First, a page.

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Networking Working Group                                       W. Lazear
Request for Comments: 1031                                         MITRE
                                                           November 1987


                     MILNET NAME DOMAIN TRANSITION


STATUS OF THIS MEMO

   This RFC consolidates information necessary for the implementation of
   domain style names throughout the DDN/MILNET Internet community.
   Although no official policy has been published, the introduction of
   domain style names will impact all hosts in the DDN/MILNET Internet.
   The RFC is designed as an aid to implementors and administrators by
   providing 1) an overview of the transition process from host tables
   to domains, 2) a potential timetable for the transition, and 3)
   references to documentation and software relating to the DDN/ARPANET
   domain system.  Distribution of this RFC is unlimited.

BACKGROUND

   All MILNET hosts are expected to have a way of translating the name
   of any other host into its Internet address.  Although the current
   method of name resolution is to look up the information in a table of
   all hosts, this method of operation is cumbersome and relies on a
   central point of information.  The Network Information Center (NIC)
   maintains a table of hosts registered in the MILNET Internet and
   their addresses.  The size of this table and the frequency of updates
   has reached the limits of manageability.  The central host table is
   FTP'd by a host on a timely basis from the NIC, processed locally (to
   pare or reformat the table), and used in name resolution.

   The domain system uses a distributed database and software to perform
   the same functions as the host table.  In this system, host resolvers
   query domain servers for name resolution.  They may cache answers for
   performance improvement.  The domain servers each maintain a portion
   of the hierarchical database under separate administrative authority
   and control.  Redundancy is obtained by transferring data between
   cooperating servers.

   The domain system has been operating successfully on the ARPANET for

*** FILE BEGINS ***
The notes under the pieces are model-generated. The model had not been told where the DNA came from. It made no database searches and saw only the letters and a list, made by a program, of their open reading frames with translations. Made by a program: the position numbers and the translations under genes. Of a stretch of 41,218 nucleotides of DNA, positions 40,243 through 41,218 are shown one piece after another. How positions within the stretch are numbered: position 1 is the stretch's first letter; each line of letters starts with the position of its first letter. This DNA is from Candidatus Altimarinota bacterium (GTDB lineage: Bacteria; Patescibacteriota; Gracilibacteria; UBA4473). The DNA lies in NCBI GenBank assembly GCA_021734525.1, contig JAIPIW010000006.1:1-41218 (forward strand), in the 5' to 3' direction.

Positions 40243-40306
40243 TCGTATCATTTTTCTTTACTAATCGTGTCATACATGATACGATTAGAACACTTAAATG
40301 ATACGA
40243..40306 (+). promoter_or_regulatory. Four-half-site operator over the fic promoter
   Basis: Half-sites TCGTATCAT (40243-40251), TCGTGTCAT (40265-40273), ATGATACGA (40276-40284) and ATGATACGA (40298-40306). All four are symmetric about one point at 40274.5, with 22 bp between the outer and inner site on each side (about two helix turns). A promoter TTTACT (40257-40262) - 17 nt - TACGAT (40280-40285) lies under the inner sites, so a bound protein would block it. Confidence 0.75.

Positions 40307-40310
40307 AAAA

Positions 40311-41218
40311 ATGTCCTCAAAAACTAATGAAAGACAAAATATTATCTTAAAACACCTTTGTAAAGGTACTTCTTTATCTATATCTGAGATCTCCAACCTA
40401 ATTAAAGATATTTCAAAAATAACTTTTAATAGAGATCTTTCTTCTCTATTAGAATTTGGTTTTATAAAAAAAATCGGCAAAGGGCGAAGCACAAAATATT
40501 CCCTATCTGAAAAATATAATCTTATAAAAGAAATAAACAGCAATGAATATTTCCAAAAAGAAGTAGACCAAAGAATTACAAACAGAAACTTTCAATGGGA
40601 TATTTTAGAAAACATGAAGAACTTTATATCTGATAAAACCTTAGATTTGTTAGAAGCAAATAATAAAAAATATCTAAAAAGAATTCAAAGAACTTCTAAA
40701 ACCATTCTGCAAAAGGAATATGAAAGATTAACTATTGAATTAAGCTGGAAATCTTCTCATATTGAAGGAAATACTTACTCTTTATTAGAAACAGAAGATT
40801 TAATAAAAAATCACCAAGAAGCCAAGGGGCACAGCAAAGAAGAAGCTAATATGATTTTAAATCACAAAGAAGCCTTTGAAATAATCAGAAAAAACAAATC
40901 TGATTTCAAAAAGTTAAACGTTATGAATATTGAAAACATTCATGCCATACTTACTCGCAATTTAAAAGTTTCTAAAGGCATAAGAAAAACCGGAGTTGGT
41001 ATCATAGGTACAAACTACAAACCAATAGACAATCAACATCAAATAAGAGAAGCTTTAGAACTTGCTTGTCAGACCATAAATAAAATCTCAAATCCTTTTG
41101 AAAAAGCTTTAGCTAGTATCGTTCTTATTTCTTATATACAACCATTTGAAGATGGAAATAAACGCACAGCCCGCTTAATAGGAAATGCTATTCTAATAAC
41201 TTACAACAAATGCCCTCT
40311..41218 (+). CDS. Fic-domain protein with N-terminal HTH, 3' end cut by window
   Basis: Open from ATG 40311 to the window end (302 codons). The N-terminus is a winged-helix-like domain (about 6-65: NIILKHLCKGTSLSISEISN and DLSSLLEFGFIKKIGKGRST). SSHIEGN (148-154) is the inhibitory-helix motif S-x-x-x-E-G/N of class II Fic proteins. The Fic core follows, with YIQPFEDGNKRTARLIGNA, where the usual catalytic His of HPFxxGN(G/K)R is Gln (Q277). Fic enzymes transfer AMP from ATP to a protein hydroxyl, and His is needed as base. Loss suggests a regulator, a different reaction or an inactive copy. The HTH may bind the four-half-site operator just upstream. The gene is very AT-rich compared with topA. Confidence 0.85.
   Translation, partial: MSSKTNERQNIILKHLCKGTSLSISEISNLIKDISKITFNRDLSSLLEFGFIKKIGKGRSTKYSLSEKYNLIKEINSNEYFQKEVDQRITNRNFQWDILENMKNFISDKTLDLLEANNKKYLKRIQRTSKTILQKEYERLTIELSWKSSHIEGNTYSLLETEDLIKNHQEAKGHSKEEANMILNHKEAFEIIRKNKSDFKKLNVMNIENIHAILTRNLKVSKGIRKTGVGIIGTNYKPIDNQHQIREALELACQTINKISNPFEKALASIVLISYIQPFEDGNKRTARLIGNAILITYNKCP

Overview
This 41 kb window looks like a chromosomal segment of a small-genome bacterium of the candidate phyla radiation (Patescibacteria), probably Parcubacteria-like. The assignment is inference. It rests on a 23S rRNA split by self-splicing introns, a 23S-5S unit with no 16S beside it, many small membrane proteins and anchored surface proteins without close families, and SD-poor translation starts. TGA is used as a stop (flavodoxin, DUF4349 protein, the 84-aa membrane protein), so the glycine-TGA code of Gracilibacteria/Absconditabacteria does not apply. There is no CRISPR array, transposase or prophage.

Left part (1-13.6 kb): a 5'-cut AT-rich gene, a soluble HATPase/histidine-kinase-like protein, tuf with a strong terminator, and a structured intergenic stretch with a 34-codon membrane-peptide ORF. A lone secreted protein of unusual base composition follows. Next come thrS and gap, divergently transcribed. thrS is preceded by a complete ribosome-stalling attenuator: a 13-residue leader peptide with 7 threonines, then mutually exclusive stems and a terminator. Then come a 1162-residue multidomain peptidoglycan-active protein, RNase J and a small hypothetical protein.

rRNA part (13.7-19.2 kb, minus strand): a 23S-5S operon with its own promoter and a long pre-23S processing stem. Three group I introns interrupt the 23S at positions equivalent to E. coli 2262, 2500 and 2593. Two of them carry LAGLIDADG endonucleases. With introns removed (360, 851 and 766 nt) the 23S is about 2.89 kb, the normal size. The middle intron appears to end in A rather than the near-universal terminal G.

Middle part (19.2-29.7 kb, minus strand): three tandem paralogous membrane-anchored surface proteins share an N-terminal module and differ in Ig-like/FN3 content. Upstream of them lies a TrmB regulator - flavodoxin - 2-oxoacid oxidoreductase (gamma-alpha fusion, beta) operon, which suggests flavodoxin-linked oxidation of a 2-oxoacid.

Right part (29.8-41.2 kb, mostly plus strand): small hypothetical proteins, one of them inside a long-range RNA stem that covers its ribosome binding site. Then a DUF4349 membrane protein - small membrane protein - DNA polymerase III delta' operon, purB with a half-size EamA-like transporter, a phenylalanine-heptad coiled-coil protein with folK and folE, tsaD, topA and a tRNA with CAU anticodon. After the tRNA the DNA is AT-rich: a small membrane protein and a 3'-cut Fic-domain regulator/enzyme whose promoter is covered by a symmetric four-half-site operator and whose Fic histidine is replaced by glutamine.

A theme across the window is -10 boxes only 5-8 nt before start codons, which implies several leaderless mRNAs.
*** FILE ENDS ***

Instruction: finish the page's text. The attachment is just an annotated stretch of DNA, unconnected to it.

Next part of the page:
over a year.  One indication of success is that the NIC's central
   host table is no longer a complete list (i.e., ARPANET does not
   depend primarily on the host table).  The domain system is being
   implemented on the MILNET with DoD military standard protocols.  The
   first step in changing to the domain system has been taken, as
   required by DDN Management Bulletin #32 (22 Jan 1987).  All host



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RFC 1031                MILNET DOMAIN TRANSITION           November 1987


   names were converted from a simple, flat namespace to a structured
   name consistent with domains.  In the second step, servers acting as
   the root of the database hierarchy were put in place.  In the next
   step, hosts are moving away from host table usage.

MIGRATION PATH

   All hosts will not change from host table to domain server usage at
   one time.  Accordingly, three stages of conversion to the domain
   system are envisaged.  These stages roughly correspond to 1)
   continuing to use the host table for all applications, 2) using the
   domain system for only some applications, and 3) using the domain
   system for all applications.  These stages will exist simultaneously
   as various hosts convert their application software according to
   available resources.  The following paragraphs discuss these stages
   in more detail.

   Host Table Only

      In the first stage, a host depends entirely on the host table for
      name resolution.  The table is obtained from the NIC's central